That was certainly true of the Gort Rural District Council. At a meeting in 1907, following riots in Dublin at the premiere of JM Synge’s play, The Playboy of the Western World the councillors’ response was vehement. They recorded their decision to “protest most emphatically against the libellous comedy, The Playboy of the Western World, that was belched forth during the past week in the Abbey Theatre, Dublin, under the fostering care of Lady Gregory and Mr Yeats. We congratulate the good people of Dublin in howling down the gross buffoonery and immoral suggestions that are scattered throughout this scandalous performance.


For more from the archives see this week’s Tribunes here

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Archive News

Real Galway flavour to intermediate club hurling battle in Birr



Date Published: 23-Jan-2013


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Archive News

Athenry fail to take chances as they bow out of Junior Cup



Date Published: 29-Jan-2013

Athenry FC 1

Kilbarrack United 2

(After extra time)

For the second year in succession Athenry were done in extra time in the FAI Junior Cup as last season’s beaten finalist’s came from behind to snatch an excellent game in Moanbawn on Sunday afternoon.

On a heavy pitch that was only playable following extensive groundwork by club officials all morning, the home side were by far the better side in the opening half, but failed to take advantage of a number of opportunities that came their way.

An Alan O’Donovan penalty gave them a merited advantage just after the restart, but thereafter were on the back foot as Kilbarrack took over, but for all their pressing, the home rearguard were dealing comfortably with their forays.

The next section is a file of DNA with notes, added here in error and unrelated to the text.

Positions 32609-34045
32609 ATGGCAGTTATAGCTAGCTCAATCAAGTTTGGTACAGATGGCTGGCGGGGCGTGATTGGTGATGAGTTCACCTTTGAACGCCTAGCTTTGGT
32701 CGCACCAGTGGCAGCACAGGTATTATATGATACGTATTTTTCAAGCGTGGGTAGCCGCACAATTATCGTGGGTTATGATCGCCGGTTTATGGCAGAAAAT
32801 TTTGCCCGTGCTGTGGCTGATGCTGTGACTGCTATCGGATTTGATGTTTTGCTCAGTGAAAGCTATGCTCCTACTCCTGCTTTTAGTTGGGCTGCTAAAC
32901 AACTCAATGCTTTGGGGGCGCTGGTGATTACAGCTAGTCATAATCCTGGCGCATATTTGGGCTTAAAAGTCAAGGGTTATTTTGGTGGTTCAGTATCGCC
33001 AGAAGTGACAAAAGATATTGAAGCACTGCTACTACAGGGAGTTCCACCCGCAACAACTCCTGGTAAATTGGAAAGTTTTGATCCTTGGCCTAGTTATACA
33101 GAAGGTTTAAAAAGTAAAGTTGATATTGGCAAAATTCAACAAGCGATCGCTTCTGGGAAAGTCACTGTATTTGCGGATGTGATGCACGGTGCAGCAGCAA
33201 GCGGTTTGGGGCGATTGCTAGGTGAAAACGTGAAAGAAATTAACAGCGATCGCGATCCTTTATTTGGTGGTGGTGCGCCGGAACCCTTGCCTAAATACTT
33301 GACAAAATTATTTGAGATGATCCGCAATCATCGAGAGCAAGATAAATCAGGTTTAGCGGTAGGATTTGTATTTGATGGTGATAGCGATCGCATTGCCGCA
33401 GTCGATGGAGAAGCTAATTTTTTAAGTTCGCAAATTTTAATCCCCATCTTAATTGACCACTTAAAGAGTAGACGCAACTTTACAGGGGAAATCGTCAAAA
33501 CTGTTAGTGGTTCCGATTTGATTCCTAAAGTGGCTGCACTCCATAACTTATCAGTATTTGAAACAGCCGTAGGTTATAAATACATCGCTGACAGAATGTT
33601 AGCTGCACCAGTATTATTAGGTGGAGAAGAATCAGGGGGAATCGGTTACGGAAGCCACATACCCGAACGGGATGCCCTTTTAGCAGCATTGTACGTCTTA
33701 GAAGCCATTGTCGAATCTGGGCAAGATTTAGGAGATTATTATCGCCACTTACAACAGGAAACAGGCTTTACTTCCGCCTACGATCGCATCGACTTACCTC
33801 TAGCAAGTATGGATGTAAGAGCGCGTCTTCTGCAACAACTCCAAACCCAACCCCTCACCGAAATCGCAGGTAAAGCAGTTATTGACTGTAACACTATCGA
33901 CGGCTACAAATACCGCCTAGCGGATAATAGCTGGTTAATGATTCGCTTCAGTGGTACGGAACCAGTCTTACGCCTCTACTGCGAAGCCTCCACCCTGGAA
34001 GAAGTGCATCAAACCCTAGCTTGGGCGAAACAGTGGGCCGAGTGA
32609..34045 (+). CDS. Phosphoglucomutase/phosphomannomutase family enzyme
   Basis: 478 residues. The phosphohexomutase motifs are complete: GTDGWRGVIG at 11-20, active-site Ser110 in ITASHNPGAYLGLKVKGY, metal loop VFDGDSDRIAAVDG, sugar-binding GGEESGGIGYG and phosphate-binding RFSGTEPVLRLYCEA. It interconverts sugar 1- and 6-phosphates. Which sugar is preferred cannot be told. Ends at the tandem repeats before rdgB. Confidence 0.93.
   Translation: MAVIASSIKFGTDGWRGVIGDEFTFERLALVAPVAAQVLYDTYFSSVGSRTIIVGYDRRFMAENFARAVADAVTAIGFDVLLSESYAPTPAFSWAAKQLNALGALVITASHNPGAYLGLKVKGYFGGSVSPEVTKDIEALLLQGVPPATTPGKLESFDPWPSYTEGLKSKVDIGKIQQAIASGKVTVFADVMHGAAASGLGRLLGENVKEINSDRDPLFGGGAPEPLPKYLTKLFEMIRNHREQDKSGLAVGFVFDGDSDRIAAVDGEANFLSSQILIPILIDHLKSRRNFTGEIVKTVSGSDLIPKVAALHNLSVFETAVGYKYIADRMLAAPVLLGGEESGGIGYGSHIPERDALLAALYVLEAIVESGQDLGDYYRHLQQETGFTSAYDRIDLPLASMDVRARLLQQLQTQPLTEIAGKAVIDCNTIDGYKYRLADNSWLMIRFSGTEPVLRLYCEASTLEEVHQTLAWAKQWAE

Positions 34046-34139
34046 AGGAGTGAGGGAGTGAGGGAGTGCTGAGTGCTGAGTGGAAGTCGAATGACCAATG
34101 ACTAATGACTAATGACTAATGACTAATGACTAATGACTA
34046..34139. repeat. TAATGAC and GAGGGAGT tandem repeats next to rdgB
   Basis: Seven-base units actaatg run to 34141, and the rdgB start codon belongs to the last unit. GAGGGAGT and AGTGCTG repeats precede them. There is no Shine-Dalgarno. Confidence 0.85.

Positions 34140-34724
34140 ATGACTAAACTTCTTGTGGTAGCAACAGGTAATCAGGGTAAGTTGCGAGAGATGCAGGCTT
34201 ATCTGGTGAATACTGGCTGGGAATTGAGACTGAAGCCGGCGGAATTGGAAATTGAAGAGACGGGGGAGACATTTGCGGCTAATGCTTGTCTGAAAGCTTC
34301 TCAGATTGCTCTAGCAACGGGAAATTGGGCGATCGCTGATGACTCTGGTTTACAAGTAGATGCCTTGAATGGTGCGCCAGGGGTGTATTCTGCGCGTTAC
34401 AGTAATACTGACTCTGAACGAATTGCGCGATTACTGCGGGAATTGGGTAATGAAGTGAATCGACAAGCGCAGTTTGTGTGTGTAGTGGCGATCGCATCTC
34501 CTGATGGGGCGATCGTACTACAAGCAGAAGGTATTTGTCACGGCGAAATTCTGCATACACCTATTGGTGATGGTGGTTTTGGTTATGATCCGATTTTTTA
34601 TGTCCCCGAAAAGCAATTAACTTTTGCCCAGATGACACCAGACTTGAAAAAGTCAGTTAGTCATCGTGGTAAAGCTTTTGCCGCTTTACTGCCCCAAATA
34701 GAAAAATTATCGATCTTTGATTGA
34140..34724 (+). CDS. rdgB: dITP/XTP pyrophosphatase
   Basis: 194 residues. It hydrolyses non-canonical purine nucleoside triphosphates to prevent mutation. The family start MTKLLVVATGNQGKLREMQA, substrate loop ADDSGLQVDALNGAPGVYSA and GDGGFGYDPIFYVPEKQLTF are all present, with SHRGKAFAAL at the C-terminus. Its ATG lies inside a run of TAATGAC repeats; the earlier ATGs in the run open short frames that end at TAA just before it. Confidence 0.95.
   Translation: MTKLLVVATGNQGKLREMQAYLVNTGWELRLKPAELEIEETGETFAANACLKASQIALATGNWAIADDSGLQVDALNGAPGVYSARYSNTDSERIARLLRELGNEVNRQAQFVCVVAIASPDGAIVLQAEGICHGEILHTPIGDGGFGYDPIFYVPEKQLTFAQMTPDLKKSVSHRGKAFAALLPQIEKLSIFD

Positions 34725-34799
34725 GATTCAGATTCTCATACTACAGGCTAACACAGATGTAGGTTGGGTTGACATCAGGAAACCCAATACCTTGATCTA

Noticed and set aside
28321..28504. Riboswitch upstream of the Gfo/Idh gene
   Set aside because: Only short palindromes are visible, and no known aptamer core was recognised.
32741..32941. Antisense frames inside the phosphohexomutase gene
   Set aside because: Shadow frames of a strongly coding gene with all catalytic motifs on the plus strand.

However they were struck a body blow just six minutes from time, as big striker Keith Kirwan was left all alone at the far post to head the equaliser and from that point on the Dubliners were the better side.

They started off the extra time in the ascendancy and enjoying all the momentum before striking for a good winning goal on 104 minutes. A strong bench allowed them to make some necessary changes and it was not a facility that was available to Athenry manager Gabriel Glavin.

With Gary Forde and Gary Delaney out through suspension following their sending off against OLBC in the previous round, and Seamie Crowe injured, it left their bench rather threadbare with just a number of young squad players available.

Playing with the aid of the slight incline and any wind advantage going, the home side had a Connor Cannon effort on target in the opening minute, while John Meleady was just over with a flick at the other end.

Meleady then tested Andrew Walsh who saved comfortably, before the goalkeeper pulled off a brilliant double save on 14 minutes.

Firstly he went full length to push away a Meleady shot and was then back on his feet to parry David Jackson’s close-range rebound.

For more, read this week’s Connacht Sentinel.